It is the little things that turn a browser into a paying customer. In fact, 80% of customers say they are more likely to make a purchase from companies with personalised experiences. With an existing presence, you should have some customer data to build from, but if not, loyalty cards are a good way to capture this vital data.
Truly understanding your customer base, and reacting to their desires, is becoming less of an option and more of a necessity. A 2020 survey shows 66% of eCommerce customers expect companies to understand their needs and expectations while 76% expect consistent interactions.
Artificial intelligence is rapidly flourishing in this area. Computers are capable of crunching numbers, analysing customer journeys, and discovering patterns in behaviour. With the right system in place, and a bank of knowledge consisting of both previous transactions and basket abandonment points, a platform can be curated which dynamically targets new users with personal offers, adverts, and product suggestions. The proof is in the pudding, eCommerce platforms featuring personalisation see an average 20% increase in transactions.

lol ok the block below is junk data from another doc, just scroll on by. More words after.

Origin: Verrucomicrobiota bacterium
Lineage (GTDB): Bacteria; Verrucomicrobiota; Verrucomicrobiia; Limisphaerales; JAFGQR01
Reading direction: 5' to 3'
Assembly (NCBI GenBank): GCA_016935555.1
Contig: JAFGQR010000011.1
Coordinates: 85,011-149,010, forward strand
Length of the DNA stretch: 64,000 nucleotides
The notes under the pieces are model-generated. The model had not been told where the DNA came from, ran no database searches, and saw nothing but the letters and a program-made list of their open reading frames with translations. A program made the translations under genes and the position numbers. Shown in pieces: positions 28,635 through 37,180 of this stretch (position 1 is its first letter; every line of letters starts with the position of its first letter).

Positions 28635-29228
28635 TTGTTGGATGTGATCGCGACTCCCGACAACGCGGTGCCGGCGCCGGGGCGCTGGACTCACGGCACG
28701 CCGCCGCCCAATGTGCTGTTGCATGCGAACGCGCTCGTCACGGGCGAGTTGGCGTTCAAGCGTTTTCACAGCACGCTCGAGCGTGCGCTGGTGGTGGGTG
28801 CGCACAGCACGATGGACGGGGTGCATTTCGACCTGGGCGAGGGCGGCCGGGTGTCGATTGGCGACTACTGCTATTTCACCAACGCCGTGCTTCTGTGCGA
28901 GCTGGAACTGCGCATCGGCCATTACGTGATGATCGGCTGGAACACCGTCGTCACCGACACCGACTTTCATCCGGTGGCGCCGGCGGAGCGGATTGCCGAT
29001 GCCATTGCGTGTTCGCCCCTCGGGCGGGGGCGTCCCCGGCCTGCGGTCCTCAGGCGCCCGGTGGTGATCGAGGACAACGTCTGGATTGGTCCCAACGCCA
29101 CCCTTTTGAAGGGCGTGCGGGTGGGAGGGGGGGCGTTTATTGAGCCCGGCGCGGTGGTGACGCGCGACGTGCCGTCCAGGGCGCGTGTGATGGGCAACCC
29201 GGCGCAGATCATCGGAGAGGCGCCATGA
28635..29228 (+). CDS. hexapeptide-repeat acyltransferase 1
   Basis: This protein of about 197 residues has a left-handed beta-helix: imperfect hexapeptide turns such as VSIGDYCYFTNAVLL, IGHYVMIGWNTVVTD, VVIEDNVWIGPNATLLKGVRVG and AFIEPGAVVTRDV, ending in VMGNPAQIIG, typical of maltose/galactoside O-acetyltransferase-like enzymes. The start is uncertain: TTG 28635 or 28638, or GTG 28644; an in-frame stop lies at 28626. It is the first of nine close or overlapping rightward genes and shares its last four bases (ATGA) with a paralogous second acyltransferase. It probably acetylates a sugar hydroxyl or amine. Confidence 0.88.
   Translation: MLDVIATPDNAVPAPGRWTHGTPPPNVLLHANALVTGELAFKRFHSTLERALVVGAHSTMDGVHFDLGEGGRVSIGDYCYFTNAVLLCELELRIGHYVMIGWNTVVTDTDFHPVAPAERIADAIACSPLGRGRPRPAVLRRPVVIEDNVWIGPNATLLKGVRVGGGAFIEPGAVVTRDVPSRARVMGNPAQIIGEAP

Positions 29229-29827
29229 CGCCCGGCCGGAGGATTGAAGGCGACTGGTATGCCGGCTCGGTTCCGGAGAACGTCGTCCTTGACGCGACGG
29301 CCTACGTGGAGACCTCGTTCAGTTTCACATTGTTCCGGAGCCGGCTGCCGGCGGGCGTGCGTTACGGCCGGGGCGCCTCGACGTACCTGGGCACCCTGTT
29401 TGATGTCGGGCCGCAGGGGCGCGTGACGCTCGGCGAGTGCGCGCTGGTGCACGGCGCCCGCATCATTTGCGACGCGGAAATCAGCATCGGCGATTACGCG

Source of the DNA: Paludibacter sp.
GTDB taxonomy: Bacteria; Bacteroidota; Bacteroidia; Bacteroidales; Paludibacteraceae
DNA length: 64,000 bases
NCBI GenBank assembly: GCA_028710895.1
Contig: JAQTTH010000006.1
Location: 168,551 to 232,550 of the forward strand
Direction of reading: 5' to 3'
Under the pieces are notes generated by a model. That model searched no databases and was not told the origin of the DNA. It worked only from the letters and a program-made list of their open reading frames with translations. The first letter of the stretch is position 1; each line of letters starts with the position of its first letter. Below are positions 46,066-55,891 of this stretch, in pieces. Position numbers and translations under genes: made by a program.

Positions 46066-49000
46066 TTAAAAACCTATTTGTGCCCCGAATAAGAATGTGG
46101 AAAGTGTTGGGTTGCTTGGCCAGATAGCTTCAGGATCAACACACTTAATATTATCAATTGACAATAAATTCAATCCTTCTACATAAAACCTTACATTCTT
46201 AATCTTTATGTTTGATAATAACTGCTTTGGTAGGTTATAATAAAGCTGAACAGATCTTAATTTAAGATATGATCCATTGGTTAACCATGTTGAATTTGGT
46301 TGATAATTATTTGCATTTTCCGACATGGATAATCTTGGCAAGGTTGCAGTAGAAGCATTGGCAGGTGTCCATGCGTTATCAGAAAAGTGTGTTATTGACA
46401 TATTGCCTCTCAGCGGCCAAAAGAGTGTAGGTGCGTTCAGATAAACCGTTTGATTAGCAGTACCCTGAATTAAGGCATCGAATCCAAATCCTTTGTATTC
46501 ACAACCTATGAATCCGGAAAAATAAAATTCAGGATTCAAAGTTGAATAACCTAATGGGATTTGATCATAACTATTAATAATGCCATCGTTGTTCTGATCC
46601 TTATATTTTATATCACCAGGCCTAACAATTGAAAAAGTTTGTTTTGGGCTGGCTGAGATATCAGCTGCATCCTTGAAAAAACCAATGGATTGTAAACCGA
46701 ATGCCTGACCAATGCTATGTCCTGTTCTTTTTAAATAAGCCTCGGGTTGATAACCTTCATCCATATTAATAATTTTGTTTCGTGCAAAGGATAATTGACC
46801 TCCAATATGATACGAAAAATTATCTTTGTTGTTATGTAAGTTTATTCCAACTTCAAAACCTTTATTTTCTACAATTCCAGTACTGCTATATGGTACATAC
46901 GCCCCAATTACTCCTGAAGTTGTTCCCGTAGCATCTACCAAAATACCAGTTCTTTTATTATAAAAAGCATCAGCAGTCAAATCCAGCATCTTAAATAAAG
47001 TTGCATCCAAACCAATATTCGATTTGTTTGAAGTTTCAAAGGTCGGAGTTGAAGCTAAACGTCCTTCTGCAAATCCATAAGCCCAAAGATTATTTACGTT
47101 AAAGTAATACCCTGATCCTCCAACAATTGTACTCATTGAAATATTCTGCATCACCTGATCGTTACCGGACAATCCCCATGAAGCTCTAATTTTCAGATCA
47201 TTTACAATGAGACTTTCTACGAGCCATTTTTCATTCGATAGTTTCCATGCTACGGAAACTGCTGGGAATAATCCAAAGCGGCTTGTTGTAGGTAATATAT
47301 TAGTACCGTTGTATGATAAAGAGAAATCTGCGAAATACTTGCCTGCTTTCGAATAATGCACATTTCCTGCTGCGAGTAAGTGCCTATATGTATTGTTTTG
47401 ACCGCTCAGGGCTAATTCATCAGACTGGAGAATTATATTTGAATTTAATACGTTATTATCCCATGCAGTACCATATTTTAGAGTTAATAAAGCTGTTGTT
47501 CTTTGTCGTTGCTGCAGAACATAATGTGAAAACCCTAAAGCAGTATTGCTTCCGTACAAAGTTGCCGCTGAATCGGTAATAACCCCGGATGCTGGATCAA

Perfecting your digital storefront won’t be completed in a day. It requires insights into your existing customers and your prospective customers in the future. Reviewing everything from your interface to personal touches throughout the purchase journey, and a dedicated mobile experience for those visiting via apps.
It’s also important to consider offering a selection of payment methods to aid customers on their path to purchase. If you are interested in learning more about DivideBuy and how our service can enhance your eCommerce platform fill out the form below and a member of the team will be in contact.